Kids Are Capable of More Than We Give Them Credit For

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. . . but yet we send them mixed messages and treat them like they are incapable.

Hopefully today’s post will be a little shorter 🙂 Also, thank you for all your positive comments yesterday. I was worried and it appears as though I didn’t need to be.

So let’s talk about kids and capability today. Because, you see, I think we underestimate the capability of kids, especially in today’s helicopter parenting world.

We tell kids that they can grow up to be or do anything. I realize the good intentions behind that statement, but it’s not exactly true is it? I know we want to encourage kids to be and do their best and that they have a lot of potential, but how do we say it in a way that is encouraging but also honest? That if they work hard they can accomplish a lot of things, just not everything. I don’t want to crush their dreams, but I also want to be honest and genuine with them. So many kids, for example, dream of growing up and playing pro in whatever their chosen sport is, but the number of kids who actually grow up to be professional athletes is very little. I used to dance when I was little and I was decent at it, but I was never going to be the next Misty Copeland. I played soccer but no matter how hard I worked I was never going to be the next Mia Hamm. And I know we don’t want to burden kids with reality, but I think there has to be a better way of being both encouraging and genuine. Maybe something like “Dream big, work hard, and learn to love the life you have.” Or maybe I’m just a cynic for thinking this way – tell me what you think.

But even though we are telling our children they can do everything, we’re not acting like it. We’re simultaneously telling them they can do everything and then treating them like they can’t do even the most basic tasks of their lives. A survey found that 43 percent of parents admitted to doing their child’s homework. Not just helping, but actually doing. And I heard on NPR the other day that a small percentage of parents are actually going on job interviews with their children. And less than 25 percent of parents insist that their children do chores (used to link to a Boston news article – now broken as of 2/8/14 – such is the nature of the internet).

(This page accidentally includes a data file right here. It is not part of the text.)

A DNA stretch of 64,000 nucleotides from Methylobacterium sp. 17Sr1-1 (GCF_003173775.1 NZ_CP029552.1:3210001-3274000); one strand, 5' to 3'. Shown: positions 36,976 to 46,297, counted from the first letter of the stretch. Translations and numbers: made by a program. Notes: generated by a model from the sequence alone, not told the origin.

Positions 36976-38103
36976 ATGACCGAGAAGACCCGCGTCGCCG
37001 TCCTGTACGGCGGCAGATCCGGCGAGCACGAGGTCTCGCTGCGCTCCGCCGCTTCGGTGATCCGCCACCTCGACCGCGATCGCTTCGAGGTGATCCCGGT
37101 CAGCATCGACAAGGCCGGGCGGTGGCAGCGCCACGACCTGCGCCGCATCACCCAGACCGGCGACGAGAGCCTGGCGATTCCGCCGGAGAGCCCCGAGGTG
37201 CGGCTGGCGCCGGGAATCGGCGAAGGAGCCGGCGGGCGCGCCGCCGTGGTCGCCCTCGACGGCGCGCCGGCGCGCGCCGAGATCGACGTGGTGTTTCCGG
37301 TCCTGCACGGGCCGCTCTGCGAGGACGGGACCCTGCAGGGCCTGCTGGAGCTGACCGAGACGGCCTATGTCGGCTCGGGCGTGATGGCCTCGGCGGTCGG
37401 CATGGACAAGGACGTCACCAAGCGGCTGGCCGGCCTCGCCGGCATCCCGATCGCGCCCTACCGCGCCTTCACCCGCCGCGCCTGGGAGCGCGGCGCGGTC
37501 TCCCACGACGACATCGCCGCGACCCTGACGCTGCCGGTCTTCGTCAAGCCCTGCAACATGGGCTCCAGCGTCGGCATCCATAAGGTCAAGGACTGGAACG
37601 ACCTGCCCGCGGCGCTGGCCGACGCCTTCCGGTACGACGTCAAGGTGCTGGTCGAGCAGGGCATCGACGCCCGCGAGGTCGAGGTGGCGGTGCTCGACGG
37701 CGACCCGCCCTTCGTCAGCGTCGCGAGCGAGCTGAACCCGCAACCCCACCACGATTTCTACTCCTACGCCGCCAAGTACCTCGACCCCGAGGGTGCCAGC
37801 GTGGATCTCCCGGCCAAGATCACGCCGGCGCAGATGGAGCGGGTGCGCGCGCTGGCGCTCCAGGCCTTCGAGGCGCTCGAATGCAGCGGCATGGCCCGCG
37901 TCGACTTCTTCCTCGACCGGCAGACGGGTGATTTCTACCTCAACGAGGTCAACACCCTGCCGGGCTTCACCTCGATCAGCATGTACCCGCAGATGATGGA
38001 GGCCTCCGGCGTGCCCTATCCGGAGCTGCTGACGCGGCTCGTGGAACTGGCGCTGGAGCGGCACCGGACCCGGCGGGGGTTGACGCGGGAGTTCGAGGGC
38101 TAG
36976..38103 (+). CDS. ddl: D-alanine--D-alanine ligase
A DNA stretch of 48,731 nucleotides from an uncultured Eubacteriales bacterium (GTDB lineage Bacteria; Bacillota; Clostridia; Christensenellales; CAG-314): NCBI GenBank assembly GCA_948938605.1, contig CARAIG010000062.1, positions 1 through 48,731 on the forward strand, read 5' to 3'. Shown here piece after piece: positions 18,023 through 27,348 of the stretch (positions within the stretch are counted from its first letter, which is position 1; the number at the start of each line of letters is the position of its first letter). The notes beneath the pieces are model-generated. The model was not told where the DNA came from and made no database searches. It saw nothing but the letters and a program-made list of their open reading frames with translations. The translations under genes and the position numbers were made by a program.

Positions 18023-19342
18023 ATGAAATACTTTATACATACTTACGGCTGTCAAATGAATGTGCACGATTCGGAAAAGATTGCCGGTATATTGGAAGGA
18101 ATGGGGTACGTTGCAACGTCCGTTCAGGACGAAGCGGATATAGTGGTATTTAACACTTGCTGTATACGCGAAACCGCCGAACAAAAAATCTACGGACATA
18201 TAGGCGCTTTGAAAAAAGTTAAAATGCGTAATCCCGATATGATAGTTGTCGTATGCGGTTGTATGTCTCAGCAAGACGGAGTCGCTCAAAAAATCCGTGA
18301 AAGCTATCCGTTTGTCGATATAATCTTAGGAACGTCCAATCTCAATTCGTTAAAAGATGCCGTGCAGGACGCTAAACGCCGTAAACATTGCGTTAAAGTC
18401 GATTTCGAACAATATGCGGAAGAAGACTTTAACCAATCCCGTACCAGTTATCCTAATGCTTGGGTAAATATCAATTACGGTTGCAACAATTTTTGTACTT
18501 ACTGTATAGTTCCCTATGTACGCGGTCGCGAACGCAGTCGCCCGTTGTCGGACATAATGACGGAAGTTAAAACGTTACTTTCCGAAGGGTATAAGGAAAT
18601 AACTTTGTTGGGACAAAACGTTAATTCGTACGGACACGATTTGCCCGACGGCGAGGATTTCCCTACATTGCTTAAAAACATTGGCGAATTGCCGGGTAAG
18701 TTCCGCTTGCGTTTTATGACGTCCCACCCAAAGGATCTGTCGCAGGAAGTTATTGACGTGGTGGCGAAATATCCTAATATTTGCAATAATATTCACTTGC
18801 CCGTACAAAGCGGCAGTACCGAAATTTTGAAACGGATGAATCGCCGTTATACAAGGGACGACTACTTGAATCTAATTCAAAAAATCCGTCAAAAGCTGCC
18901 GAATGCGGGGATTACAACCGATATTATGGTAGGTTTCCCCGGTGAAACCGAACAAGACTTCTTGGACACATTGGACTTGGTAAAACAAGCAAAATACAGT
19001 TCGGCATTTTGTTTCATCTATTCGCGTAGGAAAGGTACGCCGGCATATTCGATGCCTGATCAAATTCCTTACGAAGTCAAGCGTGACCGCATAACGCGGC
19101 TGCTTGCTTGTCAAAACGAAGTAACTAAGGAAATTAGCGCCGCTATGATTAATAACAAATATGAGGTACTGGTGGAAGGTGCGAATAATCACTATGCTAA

So we may be telling kids they can do anything, but our actions are saying they can’t. That they’re not good enough to do it themselves. Or that they take too long and we can do it faster. Or that they need our help to succeed – even after they’re become adults. And while I do believe in helping them, that’s different than doing it for them. How do they learn and grow if we never give them opportunities to? Sure they may not do it as well as we can or as fast as we can, but did we start out doing it perfectly and speedily every time? We had to start somewhere. But doing everything for our children may help them (and us) in the short term, but where does it get them in the long term? Are parents going to go to work with their kid too? (Assuming, of course, that going along to the job interview wasn’t completely off putting to the employer.)

What we need to do is to show kids that they are really capable of doing things themselves. Will it take them a while? Probably, but it is time well invested. Will they fail sometimes or not do as good of a job as we wanted? Probably, but those failures give them opportunities for growth and to learn from the experience. Letting your child fail to finish a paper they’ve known about for weeks but haven’t started on helps them learn not to procrastinate and start earlier. Encouraging your child to try things where they might fail helps give them courage to try other new things. Practicing something they struggle with or do imperfectly will help them do it better. And the confidence they gain from succeeding on their own is not something you can give them in any other way.

We have got to start letting our kids do the hard things because that is the way they grow and learn. All I have to do is see the look on Dominic’s face when he accomplishes something himself. “I did it mom.” That face says it all.




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Learning to Use Forks

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The post in which I show you many pictures of my son learning to use forks and then at the end talk a bit about baby led weaning.